Why are Wind Load Ratings Important?
Why are wind load ratings important? Just ask this guy. After parking his car next to a Chipotle sign on a windy day in Indianapolis, the sign came crashing down onto his car as he was exiting. Thankfully, he lived to tell the tale.
Wind load ratings determine how a sign is built in order for them to withstand pressure on the sign’s surface generated by high winds. This intense pressure, or wind load, can cause catastrophe if the sign does not meet proper wind load standards.
At Stewart Signs, we engineer every sign to withstand hurricane force winds of 120 MPH or more. While you may not live in a hurricane-prone area, investing in structural integrity is always wise.
Our unitized cabinets are constructed of heavy-gauge aluminum extrusions. With welded-reinforced mitered corners, each cabinet is a masterpiece in design and durability. A Stewart cabinet resists damage and retains its shape.
Stewart freestanding signs are manufactured using a carbon steel leg support structure which provides superior performance under high wind conditions as compared to other materials such as aluminum.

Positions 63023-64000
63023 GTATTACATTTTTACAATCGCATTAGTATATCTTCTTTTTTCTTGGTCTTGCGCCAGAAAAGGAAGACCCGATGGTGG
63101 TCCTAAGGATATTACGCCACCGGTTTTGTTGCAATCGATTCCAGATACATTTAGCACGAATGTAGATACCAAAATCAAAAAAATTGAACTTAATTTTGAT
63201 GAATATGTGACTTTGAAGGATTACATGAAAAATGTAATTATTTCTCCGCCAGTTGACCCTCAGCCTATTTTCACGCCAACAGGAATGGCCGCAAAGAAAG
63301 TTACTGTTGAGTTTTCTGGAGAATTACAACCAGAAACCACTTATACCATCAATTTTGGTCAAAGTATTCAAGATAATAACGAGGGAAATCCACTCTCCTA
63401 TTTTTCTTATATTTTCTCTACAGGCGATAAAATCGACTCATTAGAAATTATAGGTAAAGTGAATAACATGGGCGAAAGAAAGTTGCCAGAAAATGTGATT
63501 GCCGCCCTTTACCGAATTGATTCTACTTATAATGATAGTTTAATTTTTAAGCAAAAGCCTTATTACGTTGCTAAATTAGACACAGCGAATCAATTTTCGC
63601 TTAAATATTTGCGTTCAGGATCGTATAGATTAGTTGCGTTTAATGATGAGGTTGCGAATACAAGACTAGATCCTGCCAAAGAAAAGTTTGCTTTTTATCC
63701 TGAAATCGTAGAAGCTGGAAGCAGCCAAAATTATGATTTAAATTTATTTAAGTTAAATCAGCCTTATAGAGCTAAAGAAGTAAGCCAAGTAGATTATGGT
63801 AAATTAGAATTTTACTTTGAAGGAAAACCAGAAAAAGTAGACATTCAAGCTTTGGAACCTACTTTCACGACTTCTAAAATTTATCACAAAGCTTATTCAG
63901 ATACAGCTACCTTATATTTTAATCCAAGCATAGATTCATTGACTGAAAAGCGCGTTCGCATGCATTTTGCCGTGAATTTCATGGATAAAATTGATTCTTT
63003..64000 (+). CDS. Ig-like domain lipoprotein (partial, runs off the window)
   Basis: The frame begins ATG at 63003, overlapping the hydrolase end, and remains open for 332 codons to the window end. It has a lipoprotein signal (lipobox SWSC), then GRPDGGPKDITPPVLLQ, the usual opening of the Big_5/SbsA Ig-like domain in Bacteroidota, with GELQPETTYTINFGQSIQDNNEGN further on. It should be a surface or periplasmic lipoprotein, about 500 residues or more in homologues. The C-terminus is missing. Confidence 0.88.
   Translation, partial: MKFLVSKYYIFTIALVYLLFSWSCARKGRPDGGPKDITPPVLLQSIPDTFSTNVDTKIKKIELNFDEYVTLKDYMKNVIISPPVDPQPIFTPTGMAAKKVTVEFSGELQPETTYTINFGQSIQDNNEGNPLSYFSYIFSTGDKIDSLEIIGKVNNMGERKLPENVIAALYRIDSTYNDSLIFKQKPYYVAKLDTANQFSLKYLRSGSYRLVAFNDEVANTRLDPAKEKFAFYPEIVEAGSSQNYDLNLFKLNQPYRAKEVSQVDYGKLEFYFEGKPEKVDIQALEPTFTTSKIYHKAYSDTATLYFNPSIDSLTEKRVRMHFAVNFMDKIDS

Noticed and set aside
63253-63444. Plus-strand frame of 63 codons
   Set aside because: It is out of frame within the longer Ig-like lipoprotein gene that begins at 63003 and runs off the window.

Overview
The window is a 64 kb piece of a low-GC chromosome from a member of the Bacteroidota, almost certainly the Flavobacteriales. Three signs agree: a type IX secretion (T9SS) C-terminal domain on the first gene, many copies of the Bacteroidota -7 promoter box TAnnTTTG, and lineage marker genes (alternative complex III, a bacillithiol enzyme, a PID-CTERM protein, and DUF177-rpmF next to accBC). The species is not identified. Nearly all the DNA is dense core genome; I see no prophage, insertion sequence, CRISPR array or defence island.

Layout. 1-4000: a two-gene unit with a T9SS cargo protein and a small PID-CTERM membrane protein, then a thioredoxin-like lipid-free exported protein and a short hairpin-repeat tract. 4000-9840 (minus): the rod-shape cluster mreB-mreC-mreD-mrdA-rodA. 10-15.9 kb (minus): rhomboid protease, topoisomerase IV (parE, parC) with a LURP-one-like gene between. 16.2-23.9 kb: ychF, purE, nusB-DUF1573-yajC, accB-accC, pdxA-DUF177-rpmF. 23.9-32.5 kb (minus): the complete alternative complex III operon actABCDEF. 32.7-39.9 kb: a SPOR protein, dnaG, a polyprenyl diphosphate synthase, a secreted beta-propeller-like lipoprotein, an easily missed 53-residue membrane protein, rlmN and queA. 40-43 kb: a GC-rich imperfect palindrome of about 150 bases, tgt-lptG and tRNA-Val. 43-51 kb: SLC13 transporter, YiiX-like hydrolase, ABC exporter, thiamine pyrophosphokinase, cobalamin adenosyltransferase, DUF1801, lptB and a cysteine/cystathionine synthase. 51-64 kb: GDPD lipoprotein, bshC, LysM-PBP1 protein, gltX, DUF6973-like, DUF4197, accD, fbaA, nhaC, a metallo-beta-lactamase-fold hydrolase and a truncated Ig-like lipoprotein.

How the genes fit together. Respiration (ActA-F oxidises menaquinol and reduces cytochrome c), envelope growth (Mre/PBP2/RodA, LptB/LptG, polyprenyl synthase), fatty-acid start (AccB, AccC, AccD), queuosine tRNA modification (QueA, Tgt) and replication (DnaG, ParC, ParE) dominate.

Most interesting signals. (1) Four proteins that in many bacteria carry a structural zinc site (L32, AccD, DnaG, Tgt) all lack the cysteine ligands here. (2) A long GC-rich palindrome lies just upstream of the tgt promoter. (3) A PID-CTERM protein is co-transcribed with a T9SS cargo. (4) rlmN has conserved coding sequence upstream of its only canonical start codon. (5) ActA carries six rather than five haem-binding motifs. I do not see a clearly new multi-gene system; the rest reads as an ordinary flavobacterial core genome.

Time after time, Stewart signs have proven that they will stand the test of time and have survived tornadoes, hurricanes and flooding. Below are just a few examples of Stewart signs that have survived.
F2 Tornado in St. Louis, MO
In April 2011, a tornado struck the small town of Bridgeton,
Missouri. Its path devastated over 750 homes and local businesses.
This EF4 tornado was the worst storm to hit St. Louis County since 1967. Not only were homes and businesses destroyed, but the local airport also took a direct hit from the storm and was forced to close for 2 days. With winds ranging from 166 – 200 mph, the townspeople were the only ones to fare well, with no deaths or serious injuries.
The building of Temple Christian Fellowship Church suffered severe damage, but its message was not deterred. Its Stewart sign was still standing with only a few letters out of place.
Hurricane in New Orleans, LA
“I thought that sign was a goner. I will never forget Deacon Charles calling my cell to tell me that the sign came right up! Pre-Katrina service times displayed across the LED as if the tragedy didn’t even happen! That sign survived 125-mph winds and spent three weeks in water!”
–Pastor Fred Luter
Tropical Storm in Key West, FL
A Stewart LED sign alerts those on base during Tropical Storm Fay, Monday, August 15, 2008 at Naval Air Station Key West, Florida.
Fay passed directly over Key West, causing localized flooding and wind damage. The Stewart sign weathered the storm with ease.